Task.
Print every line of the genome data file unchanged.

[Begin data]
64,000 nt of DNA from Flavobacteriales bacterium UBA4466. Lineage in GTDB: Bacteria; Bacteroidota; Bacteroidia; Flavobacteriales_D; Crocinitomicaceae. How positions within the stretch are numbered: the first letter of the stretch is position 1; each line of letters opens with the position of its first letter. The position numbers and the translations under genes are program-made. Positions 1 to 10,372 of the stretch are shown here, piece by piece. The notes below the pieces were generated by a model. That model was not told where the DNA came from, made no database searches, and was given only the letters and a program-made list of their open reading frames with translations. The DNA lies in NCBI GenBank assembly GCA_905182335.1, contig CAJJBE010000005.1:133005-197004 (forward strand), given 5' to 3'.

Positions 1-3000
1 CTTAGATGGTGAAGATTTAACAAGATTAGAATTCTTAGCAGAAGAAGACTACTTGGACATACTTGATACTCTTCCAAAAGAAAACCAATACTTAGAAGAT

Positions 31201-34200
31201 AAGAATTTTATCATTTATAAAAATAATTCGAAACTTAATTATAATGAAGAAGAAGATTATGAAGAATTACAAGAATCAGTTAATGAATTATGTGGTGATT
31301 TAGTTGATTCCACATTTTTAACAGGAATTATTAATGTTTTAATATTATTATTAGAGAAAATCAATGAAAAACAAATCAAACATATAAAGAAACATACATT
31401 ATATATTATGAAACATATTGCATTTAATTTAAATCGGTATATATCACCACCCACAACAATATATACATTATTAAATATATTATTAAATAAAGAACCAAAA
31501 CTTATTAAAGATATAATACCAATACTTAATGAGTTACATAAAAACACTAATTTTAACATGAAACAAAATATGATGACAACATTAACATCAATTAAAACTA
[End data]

64,000 nt of DNA from Flavobacteriales bacterium UBA4466. Lineage in GTDB: Bacteria; Bacteroidota; Bacteroidia; Flavobacteriales_D; Crocinitomicaceae. How positions within the stretch are numbered: the first letter of the stretch is position 1; each line of letters opens with the position of its first letter. The position numbers and the translations under genes are program-made. Positions 1 to 10,372 of the stretch are shown here, piece by piece. The notes below the pieces were generated by a model. That model was not told where the DNA came from, made no database searches, and was given only the letters and a program-made list of their open reading frames with translations. The DNA lies in NCBI GenBank assembly GCA_905182335.1, contig CAJJBE010000005.1:133005-197004 (forward strand), given 5' to 3'.

Positions 1-3000
1 CTTAGATGGTGAAGATTTAACAAGATTAGAATTCTTAGCAGAAGAAGACTACTTGGACATACTTGATACTCTTCCAAAAGAAAACCAATACTTAGAAGAT

Positions 31201-34200
31201 AAGAATTTTATCATTTATAAAAATAATTCGAAACTTAATTATAATGAAGAAGAAGATTATGAAGAATTACAAGAATCAGTTAATGAATTATGTGGTGATT
31301 TAGTTGATTCCACATTTTTAACAGGAATTATTAATGTTTTAATATTATTATTAGAGAAAATCAATGAAAAACAAATCAAACATATAAAGAAACATACATT
31401 ATATATTATGAAACATATTGCATTTAATTTAAATCGGTATATATCACCACCCACAACAATATATACATTATTAAATATATTATTAAATAAAGAACCAAAA
31501 CTTATTAAAGATATAATACCAATACTTAATGAGTTACATAAAAACACTAATTTTAACATGAAACAAAATATGATGACAACATTAACATCAATTAAAACTA